Receipt, $20.00, Frida Kahlo Museum, Coyoacán, Mexico

Prière pour les voyageurs, Centre Chabad, Montreal

Longer Ago, Poems, Spoon Jackson

Heartbeat, scenario, unproduced feature film

Le Livre des Questions, Edmond Jabès

En attendant Godot, Samuel Beckett

La Vie mode d’emploi, Georges Perec

Afterword on empathy from the author: Spoon

The Concise Oxford defines empathy as “the power of identifying oneself mentally with (and so fully comprehending) a person or object of contemplation.” I want to believe empathy is both an emotional and mental act. I prefer the Gage Canadian’s definition, which embraces our relationship to each other, and to our experience of art. But again, it speaks of fully entering into the feelings and motives of another. I have low expectations about how well I can enter the skin of someone else. Sometimes I can barely enter my own.

Art appears to provide an easier passage to empathy, but this is deceptive. I want space to create my own meaning, and resist anything that tries too hard to gain my allegiance. I prefer the equivocal and oblique, the glancing blows rather than the knock-out punch.

In my experience of empathy with (real) people, moments of connection are partial and fleeting. They are muddied by any number of differences in language, gender, ethnicity, race, class, culture, age, demographics, sexual orientation and probably how much sleep I got the night before. My projections—confusing what I feel for what they feel—add to the uncertainty.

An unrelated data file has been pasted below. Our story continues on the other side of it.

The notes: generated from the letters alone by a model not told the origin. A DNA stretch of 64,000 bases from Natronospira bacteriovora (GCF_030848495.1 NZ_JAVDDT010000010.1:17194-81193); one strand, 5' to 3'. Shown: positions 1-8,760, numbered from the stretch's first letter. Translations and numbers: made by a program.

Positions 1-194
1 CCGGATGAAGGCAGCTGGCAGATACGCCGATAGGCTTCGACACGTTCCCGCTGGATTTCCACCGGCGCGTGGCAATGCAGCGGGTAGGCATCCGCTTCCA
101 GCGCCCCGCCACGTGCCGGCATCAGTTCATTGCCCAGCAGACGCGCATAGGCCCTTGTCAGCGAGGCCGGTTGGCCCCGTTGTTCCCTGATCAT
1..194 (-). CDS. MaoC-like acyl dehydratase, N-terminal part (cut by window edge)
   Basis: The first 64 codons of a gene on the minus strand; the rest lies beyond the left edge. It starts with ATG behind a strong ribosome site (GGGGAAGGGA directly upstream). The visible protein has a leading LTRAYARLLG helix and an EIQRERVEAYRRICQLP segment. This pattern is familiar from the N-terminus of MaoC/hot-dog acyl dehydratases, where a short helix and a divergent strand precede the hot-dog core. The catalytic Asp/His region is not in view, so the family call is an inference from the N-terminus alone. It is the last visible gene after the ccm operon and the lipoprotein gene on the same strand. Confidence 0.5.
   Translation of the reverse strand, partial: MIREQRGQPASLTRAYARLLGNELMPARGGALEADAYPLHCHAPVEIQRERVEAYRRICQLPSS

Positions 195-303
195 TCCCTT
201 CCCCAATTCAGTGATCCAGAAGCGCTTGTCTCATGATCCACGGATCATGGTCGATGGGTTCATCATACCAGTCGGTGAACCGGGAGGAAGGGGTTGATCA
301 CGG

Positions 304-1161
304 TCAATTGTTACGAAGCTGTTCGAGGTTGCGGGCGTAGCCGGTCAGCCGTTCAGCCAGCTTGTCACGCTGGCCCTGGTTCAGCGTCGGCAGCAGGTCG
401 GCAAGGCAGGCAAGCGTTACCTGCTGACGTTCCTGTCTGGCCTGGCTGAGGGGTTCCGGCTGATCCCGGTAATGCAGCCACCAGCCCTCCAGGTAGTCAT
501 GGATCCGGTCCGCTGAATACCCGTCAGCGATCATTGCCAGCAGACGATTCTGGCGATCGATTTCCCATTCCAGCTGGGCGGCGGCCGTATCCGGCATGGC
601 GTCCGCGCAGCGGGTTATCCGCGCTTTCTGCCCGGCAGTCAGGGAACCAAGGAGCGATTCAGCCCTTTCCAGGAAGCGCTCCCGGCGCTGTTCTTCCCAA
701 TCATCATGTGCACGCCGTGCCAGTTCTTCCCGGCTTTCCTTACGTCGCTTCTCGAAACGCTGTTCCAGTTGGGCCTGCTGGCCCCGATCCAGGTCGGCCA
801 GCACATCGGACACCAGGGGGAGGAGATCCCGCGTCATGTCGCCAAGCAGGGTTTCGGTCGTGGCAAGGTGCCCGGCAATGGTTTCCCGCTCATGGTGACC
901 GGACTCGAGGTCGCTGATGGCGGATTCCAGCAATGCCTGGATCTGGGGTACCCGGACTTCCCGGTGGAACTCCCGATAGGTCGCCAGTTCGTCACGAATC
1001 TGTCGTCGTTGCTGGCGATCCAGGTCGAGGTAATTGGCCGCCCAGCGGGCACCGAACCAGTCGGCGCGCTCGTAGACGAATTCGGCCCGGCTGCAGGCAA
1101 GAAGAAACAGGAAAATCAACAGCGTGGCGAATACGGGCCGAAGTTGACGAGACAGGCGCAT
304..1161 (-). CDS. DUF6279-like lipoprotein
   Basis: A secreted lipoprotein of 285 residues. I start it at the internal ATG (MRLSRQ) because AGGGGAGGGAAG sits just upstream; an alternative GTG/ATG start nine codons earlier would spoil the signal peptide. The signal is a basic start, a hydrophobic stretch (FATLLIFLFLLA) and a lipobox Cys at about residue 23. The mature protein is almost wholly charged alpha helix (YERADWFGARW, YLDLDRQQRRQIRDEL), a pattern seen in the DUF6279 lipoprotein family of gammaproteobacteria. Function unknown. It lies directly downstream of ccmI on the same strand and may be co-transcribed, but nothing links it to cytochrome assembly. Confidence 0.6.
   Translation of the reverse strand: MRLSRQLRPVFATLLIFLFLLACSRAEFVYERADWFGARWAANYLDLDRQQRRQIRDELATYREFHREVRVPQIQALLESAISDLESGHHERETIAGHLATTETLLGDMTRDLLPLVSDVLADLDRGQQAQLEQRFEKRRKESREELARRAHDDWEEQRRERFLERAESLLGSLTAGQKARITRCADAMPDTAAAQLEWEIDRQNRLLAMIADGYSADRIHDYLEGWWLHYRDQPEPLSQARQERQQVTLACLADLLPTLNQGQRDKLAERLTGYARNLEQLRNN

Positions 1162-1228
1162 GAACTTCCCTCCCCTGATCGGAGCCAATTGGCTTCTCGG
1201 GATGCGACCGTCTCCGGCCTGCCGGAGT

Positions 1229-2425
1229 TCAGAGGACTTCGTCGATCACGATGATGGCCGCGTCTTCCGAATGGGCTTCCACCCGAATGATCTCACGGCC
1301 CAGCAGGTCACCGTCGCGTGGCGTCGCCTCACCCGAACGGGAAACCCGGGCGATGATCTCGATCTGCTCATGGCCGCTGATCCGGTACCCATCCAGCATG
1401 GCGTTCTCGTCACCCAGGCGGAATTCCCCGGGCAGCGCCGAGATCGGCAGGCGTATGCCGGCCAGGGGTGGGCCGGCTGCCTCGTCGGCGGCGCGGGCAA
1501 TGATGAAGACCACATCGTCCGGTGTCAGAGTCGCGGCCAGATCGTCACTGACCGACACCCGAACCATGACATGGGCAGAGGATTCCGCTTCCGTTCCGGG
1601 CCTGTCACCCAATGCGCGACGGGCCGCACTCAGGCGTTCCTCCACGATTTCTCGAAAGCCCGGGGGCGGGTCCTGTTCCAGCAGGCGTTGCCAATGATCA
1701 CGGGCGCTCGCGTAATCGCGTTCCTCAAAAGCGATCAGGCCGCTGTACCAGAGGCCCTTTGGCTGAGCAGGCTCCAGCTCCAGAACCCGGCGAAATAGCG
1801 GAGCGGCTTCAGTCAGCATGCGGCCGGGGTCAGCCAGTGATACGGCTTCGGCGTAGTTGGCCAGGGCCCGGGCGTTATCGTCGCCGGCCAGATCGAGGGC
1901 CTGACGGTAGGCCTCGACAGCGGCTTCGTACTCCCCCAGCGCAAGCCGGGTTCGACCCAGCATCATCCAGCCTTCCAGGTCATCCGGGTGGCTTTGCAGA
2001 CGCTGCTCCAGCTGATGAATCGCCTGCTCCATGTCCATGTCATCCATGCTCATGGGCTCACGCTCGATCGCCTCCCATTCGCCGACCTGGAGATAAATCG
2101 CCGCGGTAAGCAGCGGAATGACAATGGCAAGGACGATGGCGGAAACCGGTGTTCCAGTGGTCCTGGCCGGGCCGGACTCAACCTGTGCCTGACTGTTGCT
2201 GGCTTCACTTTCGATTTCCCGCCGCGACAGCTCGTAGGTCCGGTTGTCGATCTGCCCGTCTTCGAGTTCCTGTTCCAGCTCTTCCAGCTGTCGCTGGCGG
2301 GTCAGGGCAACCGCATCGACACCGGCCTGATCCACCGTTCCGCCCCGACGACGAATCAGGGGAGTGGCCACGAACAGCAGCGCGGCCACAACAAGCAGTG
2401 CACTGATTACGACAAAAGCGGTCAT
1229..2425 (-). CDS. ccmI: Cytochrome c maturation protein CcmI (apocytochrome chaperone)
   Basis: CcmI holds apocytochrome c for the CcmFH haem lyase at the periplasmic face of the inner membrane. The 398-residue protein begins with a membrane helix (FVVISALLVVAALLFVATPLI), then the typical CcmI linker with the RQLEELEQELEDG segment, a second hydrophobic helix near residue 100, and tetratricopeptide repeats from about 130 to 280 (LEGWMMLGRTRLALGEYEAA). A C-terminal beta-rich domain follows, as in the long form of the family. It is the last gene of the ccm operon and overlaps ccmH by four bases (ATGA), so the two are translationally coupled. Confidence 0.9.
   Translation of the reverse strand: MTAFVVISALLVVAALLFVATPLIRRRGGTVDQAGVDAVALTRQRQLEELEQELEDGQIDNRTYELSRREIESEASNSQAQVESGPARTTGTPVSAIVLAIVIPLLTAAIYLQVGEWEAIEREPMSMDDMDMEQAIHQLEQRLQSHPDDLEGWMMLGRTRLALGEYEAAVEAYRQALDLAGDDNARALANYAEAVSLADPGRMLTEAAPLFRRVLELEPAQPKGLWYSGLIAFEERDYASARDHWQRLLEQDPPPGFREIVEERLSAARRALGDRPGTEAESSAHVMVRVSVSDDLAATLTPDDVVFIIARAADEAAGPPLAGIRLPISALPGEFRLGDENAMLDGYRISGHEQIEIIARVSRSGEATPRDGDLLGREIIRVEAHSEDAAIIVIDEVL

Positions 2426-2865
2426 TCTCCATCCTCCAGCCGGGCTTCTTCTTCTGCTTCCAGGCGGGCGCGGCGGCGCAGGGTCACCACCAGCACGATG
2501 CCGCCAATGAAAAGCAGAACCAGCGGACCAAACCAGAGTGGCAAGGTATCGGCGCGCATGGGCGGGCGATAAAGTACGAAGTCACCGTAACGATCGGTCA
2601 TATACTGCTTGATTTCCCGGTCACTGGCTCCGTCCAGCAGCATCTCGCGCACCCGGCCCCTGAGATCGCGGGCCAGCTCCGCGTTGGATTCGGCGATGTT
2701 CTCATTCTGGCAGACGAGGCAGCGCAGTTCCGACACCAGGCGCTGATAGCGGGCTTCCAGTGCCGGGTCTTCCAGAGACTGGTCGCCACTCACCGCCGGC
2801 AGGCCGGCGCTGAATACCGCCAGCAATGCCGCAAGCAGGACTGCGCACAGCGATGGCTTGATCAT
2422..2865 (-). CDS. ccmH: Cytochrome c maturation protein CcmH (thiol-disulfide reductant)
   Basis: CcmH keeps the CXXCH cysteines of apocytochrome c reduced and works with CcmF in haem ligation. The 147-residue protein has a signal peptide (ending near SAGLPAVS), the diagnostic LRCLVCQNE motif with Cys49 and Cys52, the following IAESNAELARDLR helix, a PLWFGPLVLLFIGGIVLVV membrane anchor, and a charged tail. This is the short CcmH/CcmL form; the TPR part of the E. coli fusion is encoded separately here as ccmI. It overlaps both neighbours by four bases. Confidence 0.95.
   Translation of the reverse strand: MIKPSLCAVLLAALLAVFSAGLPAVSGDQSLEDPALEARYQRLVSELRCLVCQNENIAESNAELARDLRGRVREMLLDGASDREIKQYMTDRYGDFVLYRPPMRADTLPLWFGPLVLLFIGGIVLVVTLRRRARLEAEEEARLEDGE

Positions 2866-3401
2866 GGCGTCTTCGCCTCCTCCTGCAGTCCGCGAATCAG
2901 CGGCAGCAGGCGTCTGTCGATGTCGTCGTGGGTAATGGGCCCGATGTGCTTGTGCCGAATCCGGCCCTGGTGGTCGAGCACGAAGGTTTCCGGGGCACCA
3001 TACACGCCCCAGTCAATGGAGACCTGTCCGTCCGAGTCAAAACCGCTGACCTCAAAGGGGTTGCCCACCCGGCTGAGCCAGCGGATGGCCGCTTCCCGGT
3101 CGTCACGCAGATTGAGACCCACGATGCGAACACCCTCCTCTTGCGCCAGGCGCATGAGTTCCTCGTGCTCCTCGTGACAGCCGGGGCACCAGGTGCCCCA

Spoon Jackson is a Black American, self-educated and lower class, whereas I am a White Canadian, university educated and middle class. True, he is a poet and I am a writer, but our connection is not so much about words. We find common ground in our love for my late partner Michka Saäl, the Quebecois filmmaker who wrote, directed, and produced a film about him in 2015 called Spoon.

Spoon has been serving a life sentence in California without possibility of parole since 1978. Yet in the film and in life, it is Spoon who comforts Michka. In his letters and telephone calls, he gives her courage to pursue her creative work.

After Michka passed away unexpectedly in 2017, Spoon and I met—through the written and spoken word—for the first time. The ongoing contact consoles us both for the loss, I think. I update him on the life of Michka’s films, and her posthumous book. With screenings of Spoon, I read his greetings to the audience and tell them how he’s been doing. Yes, still in prison, still writing, still hoping for commutation. More than that I cannot presume to understand.

In the film, we can “identify with” Spoon—his forceful poems, his outrage, his resilience, his humour. In life, given our vast differences and the unpredictability of human communication, all I can do is be open to what comes, to embrace what Spoon calls “realness.”

I think Michka comes closest to understanding the dilemma. Early in the film, in a voiceover spoken to herself and the audience, she says, “Spoon, you ask me how I am feeling right now in this moment. How can I answer that? We are never in the same moment together. Time is different for each of us. In English you say ‘lifers’—sentenced to life. It is hard to really understand, to feel it from outside. Maybe your question is a way for us to share the same time.”

Mark Foss is the Montreal-based author of the novels Molly O and Spoilers, as well as the short-story collection Kissing the Damned. His fiction and creative nonfiction have also appeared in such journals as The Fiddlehead, The New Quarterly, subTerrain and Numéro Cinq. An excerpt of a novel in progress appears in the autumn 2018 issue of Mitra.